Farming partnership breaches Work at Height law in hay bale crush incident

  • Health & Safety
farming
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Peninsula Team, Peninsula Team

(Last updated )

A farming partnership in Surrey has pleaded guilty to breaching Work at Height Regulations after a man was seriously injured by falling hay bales.

Christopher Rolfe, 26, sustained four rib fractures when five hay bales, each weighing 600kg, fell on top of him at Polesden Lacey Farm on 28 April 2022. He also suffered fractures to his pelvis and ankle.

Christopher was collecting hay bales to be delivered to local customers. The bales were being stored on a layer of pallets to keep them off the damp floor, so he began to remove the pallets to reach the stack of bales.

As he did so, an entire column of five bales toppled over and crushed him against the floor. Pinned by the weight of the bales, Christopher could only lie on the barn floor, screaming for help. Eventually, a passing dog walker heard his cries and alerted emergency services.

Christopher was airlifted to hospital for emergency surgery. Over the next few months he underwent rehabilitation to regain his mobility, so he could begin to walk again and care for his 4-year old son.

Although he has since returned to farm work, Christopher looks at farm safety very differently since the incident:

“I was a stereotypical young man in agriculture. I always thought I’d be fine – as long as I got to drive a quarter of a million pound tractor down the road with everyone looking at me.

“Now that’s the last thing on my mind. I very much look at every piece of machinery in front of me and think how quickly can that thing kill me.

“I was lucky to come away with just a broken hip and leg fractures.”

Investigating the incident, the Health and Safety Executive (HSE) found the poorly constructed stack of bales had not been stacked on firm, dry, level, freely draining ground as guidance recommends. The bales were actually stacked on top of old pallets, as the barn floor was uneven and prone to waterlogging.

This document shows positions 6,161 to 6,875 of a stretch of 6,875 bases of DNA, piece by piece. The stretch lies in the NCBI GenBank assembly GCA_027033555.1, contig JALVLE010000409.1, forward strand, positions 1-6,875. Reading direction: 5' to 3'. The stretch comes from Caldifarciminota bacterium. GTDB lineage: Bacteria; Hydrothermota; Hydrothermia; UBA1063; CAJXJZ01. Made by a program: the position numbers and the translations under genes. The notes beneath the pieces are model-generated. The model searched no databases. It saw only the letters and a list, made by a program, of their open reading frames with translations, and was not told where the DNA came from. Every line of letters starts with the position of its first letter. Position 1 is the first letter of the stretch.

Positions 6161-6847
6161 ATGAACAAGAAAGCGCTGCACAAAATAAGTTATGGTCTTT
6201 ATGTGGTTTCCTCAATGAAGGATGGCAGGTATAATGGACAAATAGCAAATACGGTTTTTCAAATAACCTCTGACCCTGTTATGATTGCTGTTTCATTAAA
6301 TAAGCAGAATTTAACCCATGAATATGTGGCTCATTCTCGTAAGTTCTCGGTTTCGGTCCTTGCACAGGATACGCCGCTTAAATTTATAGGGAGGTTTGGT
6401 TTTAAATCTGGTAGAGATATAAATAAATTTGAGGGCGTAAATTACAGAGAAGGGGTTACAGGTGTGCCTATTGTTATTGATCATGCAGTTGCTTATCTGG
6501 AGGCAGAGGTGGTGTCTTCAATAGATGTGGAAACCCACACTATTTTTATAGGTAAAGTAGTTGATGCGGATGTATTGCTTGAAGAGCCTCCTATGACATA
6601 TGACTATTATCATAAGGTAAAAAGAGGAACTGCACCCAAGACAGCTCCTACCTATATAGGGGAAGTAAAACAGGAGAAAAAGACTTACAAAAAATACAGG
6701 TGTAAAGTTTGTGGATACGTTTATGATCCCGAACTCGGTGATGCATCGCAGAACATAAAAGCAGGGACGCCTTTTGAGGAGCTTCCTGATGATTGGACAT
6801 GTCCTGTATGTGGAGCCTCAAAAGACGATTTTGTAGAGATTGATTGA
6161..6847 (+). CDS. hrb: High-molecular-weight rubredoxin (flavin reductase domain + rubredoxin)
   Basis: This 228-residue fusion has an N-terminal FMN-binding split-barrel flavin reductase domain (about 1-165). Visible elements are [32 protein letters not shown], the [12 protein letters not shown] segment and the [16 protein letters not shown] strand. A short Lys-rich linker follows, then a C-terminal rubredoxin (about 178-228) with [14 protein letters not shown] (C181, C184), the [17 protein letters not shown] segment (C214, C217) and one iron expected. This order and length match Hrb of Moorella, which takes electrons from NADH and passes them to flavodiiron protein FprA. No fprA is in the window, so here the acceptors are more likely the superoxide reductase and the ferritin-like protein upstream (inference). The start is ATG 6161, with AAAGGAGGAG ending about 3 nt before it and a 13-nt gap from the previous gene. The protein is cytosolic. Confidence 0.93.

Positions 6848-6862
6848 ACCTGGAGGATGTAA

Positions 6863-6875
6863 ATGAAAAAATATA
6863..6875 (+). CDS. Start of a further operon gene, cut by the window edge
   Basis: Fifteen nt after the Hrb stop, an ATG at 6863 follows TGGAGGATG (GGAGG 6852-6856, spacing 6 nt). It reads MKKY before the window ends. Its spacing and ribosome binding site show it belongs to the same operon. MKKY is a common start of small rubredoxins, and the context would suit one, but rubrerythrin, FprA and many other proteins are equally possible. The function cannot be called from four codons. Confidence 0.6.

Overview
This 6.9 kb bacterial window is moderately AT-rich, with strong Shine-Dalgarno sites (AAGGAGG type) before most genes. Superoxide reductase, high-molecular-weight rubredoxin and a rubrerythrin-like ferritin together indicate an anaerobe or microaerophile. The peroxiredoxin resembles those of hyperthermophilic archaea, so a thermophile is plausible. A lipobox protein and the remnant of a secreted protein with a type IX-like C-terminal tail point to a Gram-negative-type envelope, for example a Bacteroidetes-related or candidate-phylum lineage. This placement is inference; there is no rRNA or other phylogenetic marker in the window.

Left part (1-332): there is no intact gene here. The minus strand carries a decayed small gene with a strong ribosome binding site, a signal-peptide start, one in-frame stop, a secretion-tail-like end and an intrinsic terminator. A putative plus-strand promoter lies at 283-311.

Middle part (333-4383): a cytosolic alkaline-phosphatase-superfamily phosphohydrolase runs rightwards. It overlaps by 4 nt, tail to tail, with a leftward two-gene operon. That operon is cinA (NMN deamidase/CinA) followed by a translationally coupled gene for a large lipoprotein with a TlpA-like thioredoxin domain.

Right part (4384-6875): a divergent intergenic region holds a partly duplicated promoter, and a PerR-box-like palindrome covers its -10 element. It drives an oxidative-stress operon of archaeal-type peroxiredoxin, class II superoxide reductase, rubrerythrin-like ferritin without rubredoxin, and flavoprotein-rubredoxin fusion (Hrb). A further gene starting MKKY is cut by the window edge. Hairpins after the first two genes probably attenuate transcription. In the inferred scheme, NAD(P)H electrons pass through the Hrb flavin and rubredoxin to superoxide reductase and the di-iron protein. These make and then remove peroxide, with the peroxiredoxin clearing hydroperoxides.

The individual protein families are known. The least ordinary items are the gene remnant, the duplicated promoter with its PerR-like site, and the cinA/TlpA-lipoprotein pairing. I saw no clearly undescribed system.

Placed in vertical columns, the bales were not ‘tied in’ by alternating the layers to create an overlap, which stops the stack from splitting.

The company, F Conisbee and Sons Ltd, had also failed to identify safe working methods for unstacking bales, keeping the face racked back as bales were removed.

Appearing at Staines Magistrates’ Court on 15 May 2024, F Conisbee and Sons Ltd pleaded guilty to breaching Regulation 10 (4) of the Work at Height Regulations 2005. The company was fined £36,000 and ordered to pay £4,986 in costs.

Speaking after sentencing, HSE Inspector Sally Parkes said:

“This accident would have been easily avoided if the farm had followed the guidance published by either HSE or the National Farmers Union on the safe stacking of bales. Stacking bales requires skill and should be overseen directly by someone with knowledge of the industry guidance.

“Health and safety is a fundamental requirement of Ria sustainable farming business yet over the last 10 years, almost one person a week is killed and many more are seriously injured as a result of agricultural work.

“Even with the considerable financial strain on UK farming, prioritising health and safety not only ensures workers are kept safe but also improves well-being and health outcomes alongside supporting productivity and efficiency on farms.”

Visit BrAInbox today where you can find answers to questions like Are ladders safe to use for work at height?

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